Levers are a clever way of moving something heavy that you wouldn’t be able to move just by pushing on it. A lever consists of a “lever arm”, which is free to pivot about a point, or “fulcrum”. It relies on having the distance L1 be larger than L2. By pushing on the long arm, the force F1 you apply gets...
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Levers are a clever way of moving something heavy that you wouldn’t be able to move just by pushing on it. A lever consists of a “lever arm”, which is free to pivot about a point, or “fulcrum”. It relies on having the distance L1 be larger than L2. By pushing on the long arm, the force F1 you apply gets multiplied, and a much larger force F2 is applied to the load.
At first glance, it seems like you get “something for nothing” when using a lever; you apply a small force, and you’re able to move an object with a much larger force! On closer inspection, it turns out not to be so; the work done on the object matches exactly the work you put in. Here, we will derive the basic lever equation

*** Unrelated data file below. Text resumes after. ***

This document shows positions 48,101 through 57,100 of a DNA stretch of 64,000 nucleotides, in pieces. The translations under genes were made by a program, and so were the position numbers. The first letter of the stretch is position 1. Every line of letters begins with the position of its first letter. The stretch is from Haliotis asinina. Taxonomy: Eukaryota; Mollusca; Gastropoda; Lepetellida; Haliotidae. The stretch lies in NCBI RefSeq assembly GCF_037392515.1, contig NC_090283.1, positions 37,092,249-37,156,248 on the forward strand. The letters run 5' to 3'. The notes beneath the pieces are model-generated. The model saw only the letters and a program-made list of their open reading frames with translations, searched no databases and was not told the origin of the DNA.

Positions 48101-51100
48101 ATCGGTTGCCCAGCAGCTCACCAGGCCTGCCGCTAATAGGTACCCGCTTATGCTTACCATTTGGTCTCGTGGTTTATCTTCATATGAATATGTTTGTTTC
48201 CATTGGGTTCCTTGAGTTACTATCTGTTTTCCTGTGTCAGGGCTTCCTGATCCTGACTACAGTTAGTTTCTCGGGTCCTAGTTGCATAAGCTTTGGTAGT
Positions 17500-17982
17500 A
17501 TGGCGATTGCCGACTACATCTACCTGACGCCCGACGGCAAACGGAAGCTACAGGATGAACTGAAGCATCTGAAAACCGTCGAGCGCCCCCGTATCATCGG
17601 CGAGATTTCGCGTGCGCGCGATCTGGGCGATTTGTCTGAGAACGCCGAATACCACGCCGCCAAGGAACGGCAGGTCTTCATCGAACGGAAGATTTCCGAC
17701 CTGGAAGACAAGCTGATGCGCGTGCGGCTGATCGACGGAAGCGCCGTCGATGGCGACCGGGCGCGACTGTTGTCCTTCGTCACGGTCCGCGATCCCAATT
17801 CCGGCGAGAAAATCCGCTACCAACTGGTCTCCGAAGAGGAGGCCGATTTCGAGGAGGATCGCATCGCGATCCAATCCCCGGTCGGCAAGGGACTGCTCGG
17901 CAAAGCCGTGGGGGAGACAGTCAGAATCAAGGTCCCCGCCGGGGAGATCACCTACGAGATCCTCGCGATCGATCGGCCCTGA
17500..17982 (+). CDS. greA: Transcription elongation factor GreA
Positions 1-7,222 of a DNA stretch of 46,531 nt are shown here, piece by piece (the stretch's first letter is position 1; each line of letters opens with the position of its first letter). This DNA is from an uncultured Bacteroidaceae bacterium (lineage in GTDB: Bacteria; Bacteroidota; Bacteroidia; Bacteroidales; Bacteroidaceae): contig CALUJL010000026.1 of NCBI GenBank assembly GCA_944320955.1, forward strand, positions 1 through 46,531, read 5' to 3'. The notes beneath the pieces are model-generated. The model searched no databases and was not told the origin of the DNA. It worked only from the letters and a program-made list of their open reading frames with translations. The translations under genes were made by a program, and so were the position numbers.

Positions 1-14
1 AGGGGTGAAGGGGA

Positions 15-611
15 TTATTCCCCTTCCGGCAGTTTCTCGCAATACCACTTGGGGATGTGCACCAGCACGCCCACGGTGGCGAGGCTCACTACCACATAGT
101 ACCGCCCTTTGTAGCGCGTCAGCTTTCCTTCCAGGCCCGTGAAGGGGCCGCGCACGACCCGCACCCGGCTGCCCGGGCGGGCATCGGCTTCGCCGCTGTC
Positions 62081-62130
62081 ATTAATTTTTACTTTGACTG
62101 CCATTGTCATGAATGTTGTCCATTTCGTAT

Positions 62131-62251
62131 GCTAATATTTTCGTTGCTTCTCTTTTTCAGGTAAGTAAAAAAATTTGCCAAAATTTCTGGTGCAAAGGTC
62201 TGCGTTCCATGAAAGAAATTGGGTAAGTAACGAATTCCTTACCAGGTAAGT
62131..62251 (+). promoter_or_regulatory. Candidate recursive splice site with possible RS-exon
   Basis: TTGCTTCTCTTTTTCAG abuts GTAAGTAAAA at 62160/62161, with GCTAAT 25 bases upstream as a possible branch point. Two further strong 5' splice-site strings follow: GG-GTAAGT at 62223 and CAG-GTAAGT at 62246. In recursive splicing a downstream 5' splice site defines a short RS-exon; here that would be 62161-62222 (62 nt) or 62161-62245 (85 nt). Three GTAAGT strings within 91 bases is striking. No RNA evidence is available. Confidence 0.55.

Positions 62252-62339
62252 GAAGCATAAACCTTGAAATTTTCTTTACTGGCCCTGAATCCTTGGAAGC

F1/F2 = L2/L1
Part 1
If you push the long end of the lever down a distance d1, how much does the other end move up? (Call this distance d2.) Express you answer in terms of L1 and L2.
Part 2
Assume that the work you do is equal the work done on the load. Express this assumption in terms of the forces F1 and F2 and displacements d1 and d2, and use your answer from part 1 to derive the lever equation.
Part 3 (you can do this part without doing part 1 or 2)
If I gave you a lever arm 10 m long, where would you have to rest it on the fulcrum to lift a 1000 kg object off the ground? (I.e., what must the ratio L1/L2 be?) (Hint: The force you can exert is probably largest if you lean on it and push down with all your weight.)
6 answers
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4 months ago